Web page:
The project “will improve capabilities and attractability for the airport, but also we are utilizing a lot of the soils that would need to be moved in order to do the runway extension to then create a 90+ acre business industrial park adjacent to the airport,” Russ Rogerson, president and CEO of the Morgantown Area Partnership said in a previous interview. “It’s an opportunity for two benefits out of the same action.

    The project would be an improvement for the airport but also a job center for the area, according to Rogerson. There have been some differing views on the TIF up to this point, as some of the land included Commission President Ed Hawkins’ 17-acre property and several questions remained, from the county’s perspective, about planning and application. And while area officials on both sides are still in early stages, such a potentially large economic driver will remain a major part of economic and government conversations in the recent future.

    In all things economy based, it’s important that as a community we continue to attract new businesses and to help existing businesses expand,” Rogerson said previously, adding that this park would be the most significant business park land in Morgantown. The runway extension project of 1,001 feet, which would make the final runway length 6,200 feet, would have a total estimate cost of $50 million and take between five and 10 years, according to overview documentation from the Morgantown Municipal Airport. Major construction would be expected to begin in the fall of this year. And while the continuous construction that goes along with exponential expansion can be bothersome to residents or seek like it will never end, Bloom said it really does have the potential to positively influence quality of life in Morgantown and in the entirety of Monongalia County.

    Because of this growth, we are able to keep our property taxes low and provide more services,” Bloom said. “We are very fortunate that our community, Mon County, is looked at as a growing area and I believe it’s really important to continue that.” Being such an area does come with its own concerns and problems, like with infrastructure and road conditions, and that is not lost on the county. “We need a better working relationship with the state on fixing our infrastructure and our roads,” Bloom said. “We have our own concerns and problems with more cars and traffic.”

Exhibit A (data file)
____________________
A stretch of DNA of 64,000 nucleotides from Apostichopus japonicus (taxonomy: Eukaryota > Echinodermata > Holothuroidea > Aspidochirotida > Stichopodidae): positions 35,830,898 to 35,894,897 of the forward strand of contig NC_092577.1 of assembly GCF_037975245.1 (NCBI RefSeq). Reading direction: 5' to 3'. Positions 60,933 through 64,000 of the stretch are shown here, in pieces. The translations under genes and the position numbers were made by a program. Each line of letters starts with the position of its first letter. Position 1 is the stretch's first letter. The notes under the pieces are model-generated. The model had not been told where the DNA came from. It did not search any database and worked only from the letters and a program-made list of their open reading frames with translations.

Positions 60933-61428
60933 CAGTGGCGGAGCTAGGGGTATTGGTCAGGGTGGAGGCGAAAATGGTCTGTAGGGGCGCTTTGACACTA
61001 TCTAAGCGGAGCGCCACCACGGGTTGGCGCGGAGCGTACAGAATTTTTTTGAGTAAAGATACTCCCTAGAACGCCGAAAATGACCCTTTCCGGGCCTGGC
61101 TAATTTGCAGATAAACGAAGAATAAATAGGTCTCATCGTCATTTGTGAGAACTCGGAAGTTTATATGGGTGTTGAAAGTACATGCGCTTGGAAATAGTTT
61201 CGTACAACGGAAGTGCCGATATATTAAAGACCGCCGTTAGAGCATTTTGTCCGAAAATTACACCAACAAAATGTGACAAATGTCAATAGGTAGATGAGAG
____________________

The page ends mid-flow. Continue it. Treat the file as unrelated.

Monongalia County’s concerns in that area being so much different than other, more rural parts of the state, can sometimes make such communications difficult, according to Bloom. But it’s something that will continue to be addressed, he said. Other areas the county has its sights on includes the working relationship between surrounding counties and continuing to strengthen those bonds will be a focus as 2020 ticks onward, Bloom said.


    Feature Image Caption: The WestRidge leasing office is a 15,000 square foot, three-tenant, mixed-use building in Morgantown. 


  2. Area Hotel Occupancy on the Rise

    Leave a Comment

    Monongalia, Preston enjoy hotel occupancy spike that beats even state’s solid year
    Hotel Occupancy Photo and Stats

    As West Virginia tourism officials celebrate increases in hotel occupancy, the numbers in Monongalia and Preston counties outpace even the state’s rise. Gov. Jim Justice recently touted a 16.1 percent increase in statewide hotel occupancy comparing June 2018 to June 2017. The local area has enjoyed a 17.9 percent hike in that same comparison, said Susan Riddle, executive director of the Greater Morgantown Convention and Visitors Bureau.